There is a group of people in the hunt, who will be keeping an eye out on the distance, watching to see if there's any signals coming in from the scouts. And what'll happen, one of the riders of this scout [group] would be out there maybe 5, 6, 7 miles away and he would start riding his horse in a figure eight, say about a hundred, two hundred feet across, and he rides the figure eight because, and I don't know whether you've ever ridden a horse, you know that if you ride them in a circle, like people, they tend to get a little dizzy and they can fall down, you don't want to fall off a horse. Then he'd stop, ride from the left to the right instead of the right to left and that would tell them what direction the herd is going and he'd stoop again and ride a couple more times from right to left and that would tell them how fast.
Well, well, well. Now this sounds far more plausible as an origin of the infinity sign on the Métis flag. Many Métis were voyageurs, but nobody including Métis takes a canoe as a symbol of Métis as a people. Instead, we are especially associated with the Red River cart, and the horse. We could argue the horse connection is a metonymy for Métis as post-contact Indigenous peoples, and certainly the horse became far more central to early Métis cultures in the parklands and on the plains than canoes. This makes practical sense, because canoes are at their very best in the sort of lake-rich lands characteristic of the canadian shield, great lakes region, and the mississippi river systems, to pick a few examples. In those areas rivers are often of a fair size and depth, fast moving, and associated with a system of lakes that can be used to travel back upstream again. But on moving into the parkland and plains, water bodies are more likely to be seasonal, and the rivers may be large and even deep, but in many regions they are also slow and meandering except for high water in the early spring. Under such conditions, dog teams drawing travois and sleds predominated until the reintroduction of the horse. It also stands to reason that for the purposes of a flag, the infinity sign would be selected over the Red River cart or a horse because it is much simpler to draw and shows up well at a distance.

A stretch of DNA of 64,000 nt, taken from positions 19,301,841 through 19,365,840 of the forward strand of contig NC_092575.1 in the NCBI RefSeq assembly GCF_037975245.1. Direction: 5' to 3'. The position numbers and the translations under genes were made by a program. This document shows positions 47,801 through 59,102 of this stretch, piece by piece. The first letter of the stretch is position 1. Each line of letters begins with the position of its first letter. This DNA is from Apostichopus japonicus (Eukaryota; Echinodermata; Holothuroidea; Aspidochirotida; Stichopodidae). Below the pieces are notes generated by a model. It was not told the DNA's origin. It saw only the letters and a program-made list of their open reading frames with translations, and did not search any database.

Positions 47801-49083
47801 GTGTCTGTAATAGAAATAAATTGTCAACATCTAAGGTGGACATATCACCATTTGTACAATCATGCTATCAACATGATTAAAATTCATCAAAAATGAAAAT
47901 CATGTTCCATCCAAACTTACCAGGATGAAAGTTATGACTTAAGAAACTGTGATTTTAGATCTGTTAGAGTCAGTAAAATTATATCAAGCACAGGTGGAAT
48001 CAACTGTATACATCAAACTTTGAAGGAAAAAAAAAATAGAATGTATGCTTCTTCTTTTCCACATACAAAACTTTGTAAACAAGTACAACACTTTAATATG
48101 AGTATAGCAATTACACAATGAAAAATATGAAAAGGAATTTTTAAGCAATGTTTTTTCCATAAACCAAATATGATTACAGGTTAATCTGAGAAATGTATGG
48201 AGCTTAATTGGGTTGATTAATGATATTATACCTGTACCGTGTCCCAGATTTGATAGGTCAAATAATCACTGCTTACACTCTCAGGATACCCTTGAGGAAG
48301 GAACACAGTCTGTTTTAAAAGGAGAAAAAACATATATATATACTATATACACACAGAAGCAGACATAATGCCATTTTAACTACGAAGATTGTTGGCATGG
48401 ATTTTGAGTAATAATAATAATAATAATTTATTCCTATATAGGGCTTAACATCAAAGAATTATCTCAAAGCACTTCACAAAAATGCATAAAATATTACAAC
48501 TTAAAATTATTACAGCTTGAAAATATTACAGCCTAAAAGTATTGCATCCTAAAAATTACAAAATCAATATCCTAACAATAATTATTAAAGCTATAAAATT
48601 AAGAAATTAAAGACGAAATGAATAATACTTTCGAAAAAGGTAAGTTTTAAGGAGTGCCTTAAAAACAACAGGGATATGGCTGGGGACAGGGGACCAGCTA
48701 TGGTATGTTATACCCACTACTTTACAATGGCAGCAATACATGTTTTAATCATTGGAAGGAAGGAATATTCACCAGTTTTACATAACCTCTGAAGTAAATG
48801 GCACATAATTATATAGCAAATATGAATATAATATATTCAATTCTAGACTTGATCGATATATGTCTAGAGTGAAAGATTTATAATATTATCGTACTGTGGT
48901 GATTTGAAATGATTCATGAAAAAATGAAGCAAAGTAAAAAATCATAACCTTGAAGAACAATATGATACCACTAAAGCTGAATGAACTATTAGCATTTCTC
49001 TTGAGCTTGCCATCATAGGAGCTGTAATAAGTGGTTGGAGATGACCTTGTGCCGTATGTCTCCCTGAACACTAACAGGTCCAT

To be sure, this can't be taken as the answer to the question of the origins of the infinity sign as preferred Métis symbol. It is definitely a more plausible starting point, because it starts from simple, daily needs and tasks and ideas that were widely held in the Métis communities of the time, especially those with ties to the plains and parklands where horses played such an important symbolic and practical role. It has held up and gone on to wider adoption because the starting point allows creativity in interpretation so that it can be made relevant even where nobody has any horses. I'm sure there is a wonderful Ti-Jean story out there somewhere, about how she accidentally invented the Métis flag while learning the hard way how to stop making her horse dizzy.